Sunday, November 3, 2013

Life Is Beautiful - Movie Review

I watched this movie in the theatres several years ago. But that was a time when movies were fun and there was much more to life than stories, history and characters. Now when I see the movies I see the way its been crafted and the story told, the background, the challenge and I wonder at the grand intentions behind them that the director is trying to get across. Life is beautiful is certainly one of those movies that has grown several notches in the recent viewing.

An exuberant, intelligent, impulsive, funny and energetic Italian Jew Guido, who goes to work with his indulgent and wise uncle falls in love with a young lady, marries her and has a lovely young boy. But then comes the World War and the Germans take all the Jews away to concentration camps - the waiter turned bookseller Guido and his son included. His wife follows them to the concentration camp though she is not required to being a non-Jew. How the funny man keeps the spirits of his son up by making up stories, taking audacious risks and somehow saving him from the gas chambers until they find relief makes up the story.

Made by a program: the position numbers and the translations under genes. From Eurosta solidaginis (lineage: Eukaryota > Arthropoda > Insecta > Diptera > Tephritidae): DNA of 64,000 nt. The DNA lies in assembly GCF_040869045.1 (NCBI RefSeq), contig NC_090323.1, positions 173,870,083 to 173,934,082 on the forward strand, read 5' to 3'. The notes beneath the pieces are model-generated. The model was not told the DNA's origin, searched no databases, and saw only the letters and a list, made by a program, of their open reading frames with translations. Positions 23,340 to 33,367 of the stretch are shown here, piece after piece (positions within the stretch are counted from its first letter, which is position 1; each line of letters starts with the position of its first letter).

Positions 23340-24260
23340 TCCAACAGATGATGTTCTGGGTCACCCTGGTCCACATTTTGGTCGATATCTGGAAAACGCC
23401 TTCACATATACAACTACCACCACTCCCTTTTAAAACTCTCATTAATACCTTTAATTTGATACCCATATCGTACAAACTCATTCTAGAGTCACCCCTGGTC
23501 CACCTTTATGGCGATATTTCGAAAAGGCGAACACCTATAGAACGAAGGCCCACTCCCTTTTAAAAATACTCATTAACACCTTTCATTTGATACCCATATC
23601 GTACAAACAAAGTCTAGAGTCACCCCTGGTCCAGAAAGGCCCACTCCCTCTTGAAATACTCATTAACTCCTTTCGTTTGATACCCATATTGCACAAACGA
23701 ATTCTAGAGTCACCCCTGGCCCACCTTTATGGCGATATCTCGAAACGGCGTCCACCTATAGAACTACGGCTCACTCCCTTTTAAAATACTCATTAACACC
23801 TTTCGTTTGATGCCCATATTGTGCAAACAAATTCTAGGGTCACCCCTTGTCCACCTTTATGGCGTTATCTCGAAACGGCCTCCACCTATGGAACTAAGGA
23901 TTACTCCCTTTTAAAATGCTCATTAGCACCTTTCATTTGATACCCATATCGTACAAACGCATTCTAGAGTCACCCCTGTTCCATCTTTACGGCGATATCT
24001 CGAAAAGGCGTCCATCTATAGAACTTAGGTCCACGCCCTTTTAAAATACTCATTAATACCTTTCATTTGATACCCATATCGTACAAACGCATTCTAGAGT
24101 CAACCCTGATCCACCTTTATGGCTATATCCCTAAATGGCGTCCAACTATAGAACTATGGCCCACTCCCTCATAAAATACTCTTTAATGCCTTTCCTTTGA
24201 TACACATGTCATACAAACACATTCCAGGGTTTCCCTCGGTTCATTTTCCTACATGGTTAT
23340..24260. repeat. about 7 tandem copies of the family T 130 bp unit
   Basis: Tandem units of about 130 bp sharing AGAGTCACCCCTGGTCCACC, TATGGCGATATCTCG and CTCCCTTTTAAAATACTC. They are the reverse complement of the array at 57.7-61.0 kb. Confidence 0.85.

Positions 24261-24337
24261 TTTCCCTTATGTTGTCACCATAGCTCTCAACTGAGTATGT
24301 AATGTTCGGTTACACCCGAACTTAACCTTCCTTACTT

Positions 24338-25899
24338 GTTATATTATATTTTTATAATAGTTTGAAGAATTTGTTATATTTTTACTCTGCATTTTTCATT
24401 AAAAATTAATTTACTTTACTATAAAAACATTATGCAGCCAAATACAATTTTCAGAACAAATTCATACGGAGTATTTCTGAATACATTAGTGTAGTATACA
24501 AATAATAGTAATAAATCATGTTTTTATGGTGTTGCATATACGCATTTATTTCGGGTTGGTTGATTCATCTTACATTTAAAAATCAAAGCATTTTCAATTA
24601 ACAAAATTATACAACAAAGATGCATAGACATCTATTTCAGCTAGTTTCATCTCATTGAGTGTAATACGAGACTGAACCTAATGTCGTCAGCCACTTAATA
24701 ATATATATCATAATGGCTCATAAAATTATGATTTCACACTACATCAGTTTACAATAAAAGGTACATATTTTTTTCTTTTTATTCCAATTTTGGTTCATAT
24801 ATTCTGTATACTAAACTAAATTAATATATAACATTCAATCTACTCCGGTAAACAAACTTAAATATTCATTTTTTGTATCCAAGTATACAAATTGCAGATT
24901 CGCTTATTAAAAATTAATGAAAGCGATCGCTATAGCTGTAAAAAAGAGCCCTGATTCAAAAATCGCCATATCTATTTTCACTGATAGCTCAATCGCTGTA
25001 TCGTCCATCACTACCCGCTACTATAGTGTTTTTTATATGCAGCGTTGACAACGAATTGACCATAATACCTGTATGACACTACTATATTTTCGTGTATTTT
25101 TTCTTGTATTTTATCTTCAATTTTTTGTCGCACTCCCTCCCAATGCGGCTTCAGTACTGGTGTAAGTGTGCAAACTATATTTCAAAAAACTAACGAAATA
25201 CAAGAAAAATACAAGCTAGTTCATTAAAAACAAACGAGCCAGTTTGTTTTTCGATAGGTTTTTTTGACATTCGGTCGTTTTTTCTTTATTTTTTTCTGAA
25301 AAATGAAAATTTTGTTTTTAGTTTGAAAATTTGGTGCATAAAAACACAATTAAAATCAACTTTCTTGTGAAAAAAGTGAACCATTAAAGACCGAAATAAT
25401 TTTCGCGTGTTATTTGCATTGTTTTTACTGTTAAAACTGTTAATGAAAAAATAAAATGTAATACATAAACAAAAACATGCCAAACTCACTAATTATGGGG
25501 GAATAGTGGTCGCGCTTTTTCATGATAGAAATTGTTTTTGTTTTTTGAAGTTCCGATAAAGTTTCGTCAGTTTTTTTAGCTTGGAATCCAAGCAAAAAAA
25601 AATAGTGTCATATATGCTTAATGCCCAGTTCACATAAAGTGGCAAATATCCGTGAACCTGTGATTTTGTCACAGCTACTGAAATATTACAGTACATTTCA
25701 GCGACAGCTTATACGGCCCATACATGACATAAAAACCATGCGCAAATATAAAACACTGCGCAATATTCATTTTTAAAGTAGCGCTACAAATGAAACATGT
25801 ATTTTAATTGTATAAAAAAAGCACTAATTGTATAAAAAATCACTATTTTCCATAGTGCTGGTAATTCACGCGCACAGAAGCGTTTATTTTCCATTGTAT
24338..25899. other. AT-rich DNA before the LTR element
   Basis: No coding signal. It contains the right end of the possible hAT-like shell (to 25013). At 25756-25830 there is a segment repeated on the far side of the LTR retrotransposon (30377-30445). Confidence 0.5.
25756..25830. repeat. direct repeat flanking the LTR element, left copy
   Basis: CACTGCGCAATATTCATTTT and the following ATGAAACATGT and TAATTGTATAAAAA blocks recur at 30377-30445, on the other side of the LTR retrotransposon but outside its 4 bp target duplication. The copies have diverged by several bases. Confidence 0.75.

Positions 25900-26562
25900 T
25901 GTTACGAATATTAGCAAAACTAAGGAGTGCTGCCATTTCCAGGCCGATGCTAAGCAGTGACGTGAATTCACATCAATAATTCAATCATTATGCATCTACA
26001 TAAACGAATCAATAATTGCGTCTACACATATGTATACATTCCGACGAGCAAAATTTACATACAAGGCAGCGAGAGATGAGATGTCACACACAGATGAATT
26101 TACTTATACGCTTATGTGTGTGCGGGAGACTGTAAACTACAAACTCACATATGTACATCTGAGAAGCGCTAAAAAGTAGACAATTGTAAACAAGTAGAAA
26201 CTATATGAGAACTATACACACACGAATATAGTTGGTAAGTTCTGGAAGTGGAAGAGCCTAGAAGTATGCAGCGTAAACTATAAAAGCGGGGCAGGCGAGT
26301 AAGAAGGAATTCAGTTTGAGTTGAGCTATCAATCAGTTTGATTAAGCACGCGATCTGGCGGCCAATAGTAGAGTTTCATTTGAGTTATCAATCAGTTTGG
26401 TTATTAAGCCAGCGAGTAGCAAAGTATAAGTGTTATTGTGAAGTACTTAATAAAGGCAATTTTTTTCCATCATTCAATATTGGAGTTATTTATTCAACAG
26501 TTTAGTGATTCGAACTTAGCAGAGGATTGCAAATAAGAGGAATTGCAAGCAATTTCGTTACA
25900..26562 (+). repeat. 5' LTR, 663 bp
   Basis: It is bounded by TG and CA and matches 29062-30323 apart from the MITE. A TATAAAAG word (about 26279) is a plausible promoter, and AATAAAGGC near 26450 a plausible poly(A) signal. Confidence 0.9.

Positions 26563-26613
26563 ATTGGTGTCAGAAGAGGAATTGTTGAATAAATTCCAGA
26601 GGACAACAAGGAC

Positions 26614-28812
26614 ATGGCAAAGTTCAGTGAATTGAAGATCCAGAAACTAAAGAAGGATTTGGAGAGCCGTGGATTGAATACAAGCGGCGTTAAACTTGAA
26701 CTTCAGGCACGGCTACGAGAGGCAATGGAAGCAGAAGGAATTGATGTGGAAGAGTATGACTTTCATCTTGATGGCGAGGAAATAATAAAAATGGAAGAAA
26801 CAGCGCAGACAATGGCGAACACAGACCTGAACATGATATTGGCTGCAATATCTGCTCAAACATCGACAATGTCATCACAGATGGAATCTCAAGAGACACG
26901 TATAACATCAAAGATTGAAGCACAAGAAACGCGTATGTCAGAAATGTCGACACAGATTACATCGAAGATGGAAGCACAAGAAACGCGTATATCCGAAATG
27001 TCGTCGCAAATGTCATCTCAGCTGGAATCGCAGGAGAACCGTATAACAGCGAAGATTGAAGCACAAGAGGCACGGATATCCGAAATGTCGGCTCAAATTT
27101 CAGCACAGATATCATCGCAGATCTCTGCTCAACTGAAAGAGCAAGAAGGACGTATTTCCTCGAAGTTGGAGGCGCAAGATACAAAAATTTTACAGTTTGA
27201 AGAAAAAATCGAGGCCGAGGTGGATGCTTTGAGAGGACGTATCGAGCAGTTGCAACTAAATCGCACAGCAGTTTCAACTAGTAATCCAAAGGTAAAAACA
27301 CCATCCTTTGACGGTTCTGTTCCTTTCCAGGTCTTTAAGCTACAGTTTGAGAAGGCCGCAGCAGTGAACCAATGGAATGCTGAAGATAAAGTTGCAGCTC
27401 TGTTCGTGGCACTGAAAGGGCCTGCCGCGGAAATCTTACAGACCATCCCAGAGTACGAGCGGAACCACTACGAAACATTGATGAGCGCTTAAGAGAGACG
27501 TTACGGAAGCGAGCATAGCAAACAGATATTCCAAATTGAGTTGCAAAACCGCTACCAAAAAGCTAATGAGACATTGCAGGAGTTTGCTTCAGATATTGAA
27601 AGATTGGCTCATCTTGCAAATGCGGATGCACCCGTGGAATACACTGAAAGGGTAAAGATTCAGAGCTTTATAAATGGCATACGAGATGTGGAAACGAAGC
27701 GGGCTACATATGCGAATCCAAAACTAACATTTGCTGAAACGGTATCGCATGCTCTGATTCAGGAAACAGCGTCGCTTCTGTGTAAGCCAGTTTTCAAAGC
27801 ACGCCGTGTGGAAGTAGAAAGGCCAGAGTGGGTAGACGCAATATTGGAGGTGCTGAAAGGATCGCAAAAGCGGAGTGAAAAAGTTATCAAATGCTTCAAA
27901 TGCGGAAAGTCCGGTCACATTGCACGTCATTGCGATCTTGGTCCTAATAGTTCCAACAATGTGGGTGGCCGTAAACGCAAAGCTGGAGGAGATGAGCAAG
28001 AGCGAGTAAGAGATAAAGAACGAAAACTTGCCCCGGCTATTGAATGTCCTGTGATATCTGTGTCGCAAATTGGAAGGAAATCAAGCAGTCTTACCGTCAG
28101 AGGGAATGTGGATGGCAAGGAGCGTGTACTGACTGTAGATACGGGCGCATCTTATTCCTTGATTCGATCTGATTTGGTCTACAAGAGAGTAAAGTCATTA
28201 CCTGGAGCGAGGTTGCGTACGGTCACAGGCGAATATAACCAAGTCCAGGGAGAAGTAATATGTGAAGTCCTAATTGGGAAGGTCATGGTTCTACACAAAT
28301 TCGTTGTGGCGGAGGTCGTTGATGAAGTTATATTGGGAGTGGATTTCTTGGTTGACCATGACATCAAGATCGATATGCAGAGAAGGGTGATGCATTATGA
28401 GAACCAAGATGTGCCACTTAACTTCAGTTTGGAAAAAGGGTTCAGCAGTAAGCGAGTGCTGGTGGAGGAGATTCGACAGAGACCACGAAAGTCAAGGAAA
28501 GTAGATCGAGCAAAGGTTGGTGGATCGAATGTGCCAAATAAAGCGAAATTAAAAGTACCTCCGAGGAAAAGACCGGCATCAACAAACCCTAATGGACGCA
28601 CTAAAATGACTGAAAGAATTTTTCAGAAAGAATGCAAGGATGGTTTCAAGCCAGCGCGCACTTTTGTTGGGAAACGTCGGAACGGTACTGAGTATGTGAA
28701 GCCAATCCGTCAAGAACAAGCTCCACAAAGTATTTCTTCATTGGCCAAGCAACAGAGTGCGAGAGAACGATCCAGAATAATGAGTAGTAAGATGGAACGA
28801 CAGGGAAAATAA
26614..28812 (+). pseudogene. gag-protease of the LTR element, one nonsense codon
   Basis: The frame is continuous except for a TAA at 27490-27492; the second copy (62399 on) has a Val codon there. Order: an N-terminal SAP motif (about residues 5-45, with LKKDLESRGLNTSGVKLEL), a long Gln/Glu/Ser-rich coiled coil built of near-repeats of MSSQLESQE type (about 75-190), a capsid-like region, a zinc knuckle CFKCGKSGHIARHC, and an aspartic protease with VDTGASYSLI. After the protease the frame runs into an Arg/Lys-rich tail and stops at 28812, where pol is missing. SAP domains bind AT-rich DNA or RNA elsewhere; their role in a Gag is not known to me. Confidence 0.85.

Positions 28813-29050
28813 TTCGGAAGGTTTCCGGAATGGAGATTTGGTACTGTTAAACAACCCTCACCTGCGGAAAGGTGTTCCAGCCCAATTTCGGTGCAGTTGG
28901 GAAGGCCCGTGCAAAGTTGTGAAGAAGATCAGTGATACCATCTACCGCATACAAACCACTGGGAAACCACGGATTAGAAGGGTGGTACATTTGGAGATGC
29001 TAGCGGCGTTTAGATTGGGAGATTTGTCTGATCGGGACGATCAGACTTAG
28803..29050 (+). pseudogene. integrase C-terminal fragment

The character is brilliant and is elevated by Roberto Benigni's stunning performance as the father who has to use all his creativity and energy to save his son by creating an illusory game. The danger is now all the more larger to me since I have seen and read stuff about the concentration camps. Somehow you want Guido to survive, to escape and bring more light and joy to this world and pray hard for the happy ending. But despite the comedy, the drama and the tragedy, its is to me a love story. Love is shown in a form that is so beautiful, passion so pure - turning the stereo so his dear Dora can hear some of her beloved classical music, using an unmanned mike to declare his love for his Princess over the concentration camps public address system, bringing the one piece of bread for his young son after breaking his back at work all day, indulging the young kid in a situation so hopeless that all one can do is shake one's head in despair, running off impatiently even as the others indicate that perhaps the war has come to an end, the arrival of the real tank at the end - oh, its beautiful and seriously like nothing I have seen.

Who thought up this character? (I read somewhere that the story is inspired by Benigni's real life - his father spent three years in a concentration camp before Benigni was born.)
Brilliant. Even if you watched it once, watch it again.

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